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U.S. President Barack Obama (R) and Vice President Joe Biden walk back to the Oval Office after speaking about the Supreme Court ruling to uphold the nationwide availability of tax subsidies that are crucial to the implementation of the Affordable Care Act, at the White House in Washington June 25, 2015.
Reuters/ Jonathan Ernst
Biden knows where to look for emotional support.
FAITH SEES BEST IN THE DARK

Philosophers explain the meaning of the Kierkegaard quote that comforts Joe Biden

Olivia Goldhill
By Olivia Goldhill

Science reporter

In an emotional interview with TV host Stephen Colbert, US vice president Joe Biden mentioned that he’d found solace in the writing of Danish philosopher Søren Kierkegaard. He said that his wife, Jill Biden, had taped a Kierkegaard quote to the mirror, which read “Faith sees best in the dark.”

The line comes from the philosopher’s Gospel of Sufferings and is an apt choice of quote for Biden, whose son Beau died in May of cancer. In the quoted passage, Kierkegaard writes in response to the Gospel of Matthew 11:30, “For my yoke is easy and my burden is light”. The full passage, as quoted by religion website Patheos, reads as follows:

The believer humanly comprehends how heavy the suffering is, but in faith’s wonder that it is beneficial to him, he devoutly says: It is light. Humanly he says: It is impossible, but he says it again in faith’s wonder that what he humanly cannot understand is beneficial to him. In other words, when sagacity is able to perceive the beneficialness, then faith cannot see God; but when in the dark night of suffering sagacity cannot see a handbreadth ahead of it, then faith can see God, since faith sees best in the dark.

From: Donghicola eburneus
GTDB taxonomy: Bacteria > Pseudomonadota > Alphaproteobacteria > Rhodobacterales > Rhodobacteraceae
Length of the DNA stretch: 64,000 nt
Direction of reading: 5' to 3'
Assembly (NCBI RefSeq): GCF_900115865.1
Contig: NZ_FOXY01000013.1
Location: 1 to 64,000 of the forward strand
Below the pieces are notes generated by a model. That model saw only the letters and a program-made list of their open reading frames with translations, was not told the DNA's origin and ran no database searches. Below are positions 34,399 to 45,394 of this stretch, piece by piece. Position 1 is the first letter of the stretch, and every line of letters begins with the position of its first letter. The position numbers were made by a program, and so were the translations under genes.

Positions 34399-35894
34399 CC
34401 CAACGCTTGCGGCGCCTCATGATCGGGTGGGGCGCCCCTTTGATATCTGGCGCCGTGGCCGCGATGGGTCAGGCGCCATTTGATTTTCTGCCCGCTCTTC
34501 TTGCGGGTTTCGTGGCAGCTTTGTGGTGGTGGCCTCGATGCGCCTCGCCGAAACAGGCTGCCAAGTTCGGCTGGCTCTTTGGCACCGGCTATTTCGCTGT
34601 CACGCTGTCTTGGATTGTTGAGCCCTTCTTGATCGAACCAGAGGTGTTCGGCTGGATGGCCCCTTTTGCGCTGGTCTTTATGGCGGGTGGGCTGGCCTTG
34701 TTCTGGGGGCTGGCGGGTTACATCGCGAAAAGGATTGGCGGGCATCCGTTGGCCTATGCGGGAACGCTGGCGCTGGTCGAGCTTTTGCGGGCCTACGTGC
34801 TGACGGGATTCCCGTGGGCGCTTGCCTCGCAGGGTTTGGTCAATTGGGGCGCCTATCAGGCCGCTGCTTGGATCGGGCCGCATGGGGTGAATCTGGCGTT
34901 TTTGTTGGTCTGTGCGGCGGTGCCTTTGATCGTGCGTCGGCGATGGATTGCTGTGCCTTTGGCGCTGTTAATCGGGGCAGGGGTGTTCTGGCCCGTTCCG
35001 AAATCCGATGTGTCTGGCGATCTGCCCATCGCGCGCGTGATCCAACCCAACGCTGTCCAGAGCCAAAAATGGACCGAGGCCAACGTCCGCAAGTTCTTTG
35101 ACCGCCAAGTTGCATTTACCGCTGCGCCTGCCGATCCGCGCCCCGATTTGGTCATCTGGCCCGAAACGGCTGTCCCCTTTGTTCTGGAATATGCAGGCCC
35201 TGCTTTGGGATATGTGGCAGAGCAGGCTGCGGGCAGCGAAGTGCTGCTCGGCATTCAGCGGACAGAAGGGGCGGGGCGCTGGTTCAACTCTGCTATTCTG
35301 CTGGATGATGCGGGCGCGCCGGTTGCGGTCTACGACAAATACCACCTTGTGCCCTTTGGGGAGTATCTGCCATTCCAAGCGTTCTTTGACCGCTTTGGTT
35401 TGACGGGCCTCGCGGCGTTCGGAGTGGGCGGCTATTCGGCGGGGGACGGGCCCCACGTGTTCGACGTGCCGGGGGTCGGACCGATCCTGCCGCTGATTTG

It’s beautiful writing but far from straightforward. “Kierkegaard has this way of being quite aphoristic and coming up with a wonderful phrase that you could put on the mirror, and yet it’s not clear what he means because he’s always a dialectical thinker,” Joel Rasmussen, professor of theology at Oxford University, tells Quartz. (Kierkegaard is dialectical in that he often writes from the perspective of various pseudonyms in dialog with each other, instead of putting forward one, clear argument.)

In times of great suffering, there can be no rational source of hope or comfort. Yet Kierkegaard writes that faith cannot be fully understood in times of happiness. One can only experience true faith when life is bleak.

“One sees a kind of goodness coming out of this darkness but, as one of Kierkegaard’s pseudonyms often says, it’s by virtue of a leap. It’s a leap in rationality. One can’t argue one’s way, in a straightforward fashion, to a position of faith,” says Rasmussen.

When “there’s no hope or future, and no logical reason to keep going at all… It’s precisely then that you experience faith.”

Kierkegaard’s argument can be understood against the backdrop of Christian theology, adds Rasmussen. The idea of God dying on the cross is “scandalous” from a Biblical perspective and is “as dark a moment as one could really believe.” Yet it’s also “the full witness of God loving humanity,” says Rasmussen.

Kierkegaard is not a cheery philosopher, and the line quoted by Biden is a “very Kierkegaardian form of consolation,” says Hugh Pyper, philosophy professor at Sheffield University.

“It’s not a matter of being in a dark place and saying, ‘It will all work out’,” he tells Quartz. “You’ve gone beyond that, there’s no hope or future, and no logical reason to keep going at all. It’s precisely then that you experience faith.”

It’s not a lighthearted sentiment. But when life seems incomprehensible, these philosophers are saying, Kierkegaard’s writing can be an irrational source of solace.

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